This is for Blue Server. Relay Server has the same expression which was removed, here.

S        In Blue Server, this protocol implementation is usable, and will read the Blue Client's implementation protocol.

If requested before it is valid, or from a Relay Client, the expression will return blank "".

If requested when no client is selected, this expression will return "(no client selected)".

The implementation is requested immediately after connection approval message is sent, in the same C++ function.

So it won't be valid during the Connection > On connect request event, but is normally valid during a Client > On name set request event, assuming it's a Blue Client.

Bluewing Server does not prevent old versions of the client from using the server, even when security flaws are known about in old versions. You can implement that yourself if needed, using the below expression with a Client > On name set request event.

Implementation expression format

Typical Blue Client implementation strings are in the format:

"Bluewing Platform Charset … bBuildNum"


Bluewing Windows Unicode b97

Bluewing Windows ANSI b97

Bluewing Android b97

Bluewing iOS b97

Bluewing HTML5 b100

Bluewing UWP JS b100

Bluewing Macintosh b103

This does not match with the Bluewing Client's Lacewing version string expression, which includes detail about the liblacewing version used.

How to read

The format above is a standard will be used in all Bluewing versions.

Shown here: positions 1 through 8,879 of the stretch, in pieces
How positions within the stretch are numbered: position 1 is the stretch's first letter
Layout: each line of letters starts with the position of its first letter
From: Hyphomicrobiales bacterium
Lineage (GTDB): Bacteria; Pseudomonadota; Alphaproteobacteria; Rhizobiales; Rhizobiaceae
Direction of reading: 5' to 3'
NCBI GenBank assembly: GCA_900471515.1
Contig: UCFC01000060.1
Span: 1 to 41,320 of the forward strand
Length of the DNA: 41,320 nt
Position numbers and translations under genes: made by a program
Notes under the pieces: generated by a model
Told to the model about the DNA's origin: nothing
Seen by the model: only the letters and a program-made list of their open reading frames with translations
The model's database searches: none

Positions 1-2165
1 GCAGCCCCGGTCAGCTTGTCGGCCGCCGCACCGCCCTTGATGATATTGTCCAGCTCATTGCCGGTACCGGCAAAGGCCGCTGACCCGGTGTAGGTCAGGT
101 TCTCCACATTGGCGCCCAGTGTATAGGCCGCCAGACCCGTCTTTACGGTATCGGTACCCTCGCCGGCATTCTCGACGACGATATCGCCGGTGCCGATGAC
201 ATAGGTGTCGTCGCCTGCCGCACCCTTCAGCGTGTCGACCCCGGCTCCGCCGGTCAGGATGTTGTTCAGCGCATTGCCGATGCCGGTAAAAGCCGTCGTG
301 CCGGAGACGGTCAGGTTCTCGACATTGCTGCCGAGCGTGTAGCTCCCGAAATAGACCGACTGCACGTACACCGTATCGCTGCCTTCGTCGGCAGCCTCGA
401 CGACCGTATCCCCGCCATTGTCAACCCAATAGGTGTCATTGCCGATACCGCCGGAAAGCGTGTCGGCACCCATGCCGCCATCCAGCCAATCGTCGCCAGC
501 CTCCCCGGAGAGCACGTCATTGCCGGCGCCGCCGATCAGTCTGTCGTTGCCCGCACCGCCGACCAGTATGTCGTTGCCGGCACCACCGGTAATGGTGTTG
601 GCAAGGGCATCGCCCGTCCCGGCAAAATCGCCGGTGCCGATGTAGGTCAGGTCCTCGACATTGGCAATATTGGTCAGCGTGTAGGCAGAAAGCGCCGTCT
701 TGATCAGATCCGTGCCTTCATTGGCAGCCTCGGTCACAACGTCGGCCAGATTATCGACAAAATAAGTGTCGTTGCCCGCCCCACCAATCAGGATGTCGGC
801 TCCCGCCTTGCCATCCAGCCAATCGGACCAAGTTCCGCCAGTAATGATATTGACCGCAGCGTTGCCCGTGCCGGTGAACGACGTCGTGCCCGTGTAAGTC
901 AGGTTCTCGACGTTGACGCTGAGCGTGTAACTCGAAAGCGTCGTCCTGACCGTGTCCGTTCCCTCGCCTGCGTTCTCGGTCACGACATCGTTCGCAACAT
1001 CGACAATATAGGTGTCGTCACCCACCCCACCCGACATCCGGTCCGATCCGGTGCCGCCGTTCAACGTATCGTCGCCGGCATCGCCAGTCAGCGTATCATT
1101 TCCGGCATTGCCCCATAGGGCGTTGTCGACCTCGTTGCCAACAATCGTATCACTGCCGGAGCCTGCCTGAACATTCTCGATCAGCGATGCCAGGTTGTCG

However, note that a Bluewing Server does not enforce a standard, and can use any format by searching for keywords like "Windows" at any location.

The standard format will always start with Bluewing, and will always end with the build number in format "bXXX". The build number may be more than 2 digits.

You can extract the build number of any number of digits this way:

Val(Mid$(Client_Implementation$( "Lacewing Blue Server" ), ReverseFind(Client_Implementation$( "Lacewing Blue Server" ), "b", 1000) + 1, 20))

There may be extra data between the Charset/Platform and the BuildNum.

If the Charset is missing, it is implied to be Unicode, as nearly all exporters use technology that has Unicode support expected.

There is in fact only one platform that still uses ANSI; Windows, specifically MMF2, as CF2.5 has Unicode by default.


Windows comes in Unicode and ANSI variants, as the early Windows OSes predated Unicode standards.

ANSI supports less characters than Unicode, and which characters it supports depends on the regional language of the system.

If you're using Clickteam Fusion 2.5, the Windows runtime is Unicode only, so you will be using the Bluewing Unicode variant, always.

Fusion 2.0 is ANSI by default, but has a Unicode add-on, so you could use either dependent on if you're running via the Unicode add-on.

Android, iOS, Macintosh, HTML5, UWP are environments that are Unicode natively, so they are always able to decode Unicode; their built apps/packages/websites will support Unicode even when built in Fusion 2.0 without the Unicode add-on.